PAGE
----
Biopics about famed musicians have become Oscar bait over the past few years. "Ray" and "Walk the Line" each examined the lives of troubled artists and their paths to redemption. What separates "Control" from those films is that for Ian Curtis, there was no redemption.
"Control" opens with a sixteen year old Curtis (Sam Riley) walking to his home in Macclesfield, England, a brand new record under his arm. He speaks to no one as he enters his house, not even his own family. He simply walks into his room, puts on Bowie's latest, lies on his bed and really listens to it. It is a perfect introduction to the man. We never see Curtis genuinely happy at any point in the film. The rare smile only serves to accentuate his pain. His major life decisions are displayed as failed attempts at happiness. His marriage at 19 to Deborah (Samantha Morton, "Minority Report") and the birth of their child Natalie are both things that he comes to regret. They weren't the cure all he believed they would be and he resents both wife and child for it, embarking on an affair with a Belgian music journalist. The only thing he truly puts his heart and soul into is his music. Anyone who has listened to Joy Division (and no, Curtis for all his many faults was not a Nazi) can hear Curtis giving every piece of himself to the music.
"Control" is surprisingly straightforward in the way its story is told. Linear storytelling in biopics seems to be coming back into fashion (see also "Assassination of Jesse James"). Don't expect the lighthearted atmosphere of "24 Hour Party People." That 2002 film was the story of Tony Wilson (the man who signed Joy Division), with Curtis and the rest of Joy Division only getting a smattering of screen time. Here the roles are reversed and the tone and pace of "Control" are befitting of Curtis and the band.
Shot in beautiful black and white, first time director Anton Corbijn brings his passion for the band with him (he was their official photographer and shot their videos). He does a very good job but he does occasionally show himself to be new to the craft of feature filmmaking. At times scenes become a bit like video montages instead of scenes for a film. For the most part though he does well to let the actors and music have the spotlight. A lot of credit to Corbijn and the sound department for making the concert scenes sound as close to a real concert as I've ever heard in a feature film. (It didn't hurt that they played it loud at the Egyptian.)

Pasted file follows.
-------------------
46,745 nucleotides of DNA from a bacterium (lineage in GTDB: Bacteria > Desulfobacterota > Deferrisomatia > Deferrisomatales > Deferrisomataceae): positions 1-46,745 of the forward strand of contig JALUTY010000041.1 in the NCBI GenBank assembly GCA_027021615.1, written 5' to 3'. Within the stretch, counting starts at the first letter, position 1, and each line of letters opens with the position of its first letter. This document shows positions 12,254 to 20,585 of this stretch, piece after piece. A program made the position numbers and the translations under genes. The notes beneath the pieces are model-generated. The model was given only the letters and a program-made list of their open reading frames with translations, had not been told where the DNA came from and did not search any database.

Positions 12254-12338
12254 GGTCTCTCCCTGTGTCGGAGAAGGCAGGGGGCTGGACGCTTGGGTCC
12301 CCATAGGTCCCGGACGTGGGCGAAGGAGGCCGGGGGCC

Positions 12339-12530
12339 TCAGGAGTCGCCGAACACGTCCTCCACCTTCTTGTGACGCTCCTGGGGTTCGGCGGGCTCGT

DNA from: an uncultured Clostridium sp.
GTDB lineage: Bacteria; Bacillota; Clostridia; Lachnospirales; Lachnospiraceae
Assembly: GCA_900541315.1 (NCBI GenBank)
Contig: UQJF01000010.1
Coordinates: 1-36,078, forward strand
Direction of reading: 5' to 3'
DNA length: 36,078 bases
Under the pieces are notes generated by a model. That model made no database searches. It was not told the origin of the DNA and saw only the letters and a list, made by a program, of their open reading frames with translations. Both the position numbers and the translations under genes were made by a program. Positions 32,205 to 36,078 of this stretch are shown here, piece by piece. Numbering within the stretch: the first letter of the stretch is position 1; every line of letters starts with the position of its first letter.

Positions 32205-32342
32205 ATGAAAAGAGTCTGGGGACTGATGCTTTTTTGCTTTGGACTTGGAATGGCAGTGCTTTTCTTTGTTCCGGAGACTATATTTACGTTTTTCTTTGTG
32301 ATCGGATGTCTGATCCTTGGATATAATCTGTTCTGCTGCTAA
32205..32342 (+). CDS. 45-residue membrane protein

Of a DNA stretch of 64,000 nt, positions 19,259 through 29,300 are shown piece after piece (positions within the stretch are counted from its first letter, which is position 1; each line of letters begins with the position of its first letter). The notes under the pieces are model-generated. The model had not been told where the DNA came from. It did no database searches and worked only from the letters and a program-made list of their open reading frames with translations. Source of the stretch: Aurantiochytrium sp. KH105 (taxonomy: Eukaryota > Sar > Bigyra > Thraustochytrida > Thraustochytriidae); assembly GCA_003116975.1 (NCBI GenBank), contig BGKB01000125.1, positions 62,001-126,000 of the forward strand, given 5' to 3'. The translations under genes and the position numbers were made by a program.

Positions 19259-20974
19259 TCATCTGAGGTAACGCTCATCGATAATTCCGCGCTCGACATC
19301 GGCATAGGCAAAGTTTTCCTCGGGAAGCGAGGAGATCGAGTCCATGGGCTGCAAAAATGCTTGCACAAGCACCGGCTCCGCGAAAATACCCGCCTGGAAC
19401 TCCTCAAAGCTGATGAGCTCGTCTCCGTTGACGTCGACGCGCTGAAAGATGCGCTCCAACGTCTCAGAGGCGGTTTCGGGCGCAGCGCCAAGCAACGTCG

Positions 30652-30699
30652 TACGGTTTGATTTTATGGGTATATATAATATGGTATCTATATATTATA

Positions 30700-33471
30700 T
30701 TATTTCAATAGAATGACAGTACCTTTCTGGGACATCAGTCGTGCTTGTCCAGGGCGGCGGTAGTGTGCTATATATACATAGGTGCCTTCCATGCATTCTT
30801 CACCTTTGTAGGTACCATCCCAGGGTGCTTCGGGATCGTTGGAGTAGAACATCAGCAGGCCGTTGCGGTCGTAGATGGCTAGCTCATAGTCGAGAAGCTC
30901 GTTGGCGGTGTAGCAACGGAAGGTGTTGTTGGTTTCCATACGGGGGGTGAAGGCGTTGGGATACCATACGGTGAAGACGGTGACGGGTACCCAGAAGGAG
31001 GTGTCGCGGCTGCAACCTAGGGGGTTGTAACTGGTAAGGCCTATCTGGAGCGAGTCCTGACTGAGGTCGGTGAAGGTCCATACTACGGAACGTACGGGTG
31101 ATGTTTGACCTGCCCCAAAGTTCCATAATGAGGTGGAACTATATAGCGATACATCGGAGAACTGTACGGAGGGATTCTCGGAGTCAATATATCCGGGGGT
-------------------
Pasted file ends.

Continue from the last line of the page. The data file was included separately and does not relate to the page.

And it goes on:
"Control" is a very interesting film while not being terribly insightful. What is fascinating about the lack of insight is that in addition to Corbijn directing, it is based on a book by Deborah Curtis. It shows that even those closest to Curtis were never really able to understand the man. I also liked that the film doesn't try to make you like Curtis. He comes across as a man who was not terribly likable and Riley does well to play him as such. The supporting cast is excellent, particularly Joe Anderson ("Across the Universe") as bassist Peter Hook and Tony Kebbell as band manager Rob Gretton. Morton does a fine job as Deborah but she looks far too old to be playing a woman in her early twenties. Corbijn should have cast younger. I'm just glad they didn't cast Jude Law as Curtis as was originally rumored. Curtis was only 23 at the time of his suicide after all. Corbijn's treatment of the final hours of Ian Curtis are agonizing to watch and Riley really shines here.
This review has been a bit long. Joy Division is one of my favorite bands of all-time and I guess like Corbijn, I'm indulging myself a little ("Control" is a bit longer than it really needs to be). It is a flawed film to be sure, but it is really incredibly good. My hope is that it will introduce the band to a new generation of fans. Almost thirty years later, the band's only two full length albums, "Unknown Pleasures" and "Closer," have never been duplicated. The music Curtis wrote remains unique and for all the bands Joy Division has influenced, no one can truly sound like them. Of course, if it means living a life like Curtis, I can't imagine anyone wanting to. "Control" is in limited release in several cities across the country. In Seattle it is playing at the Egyptian Theater. 8.5/10.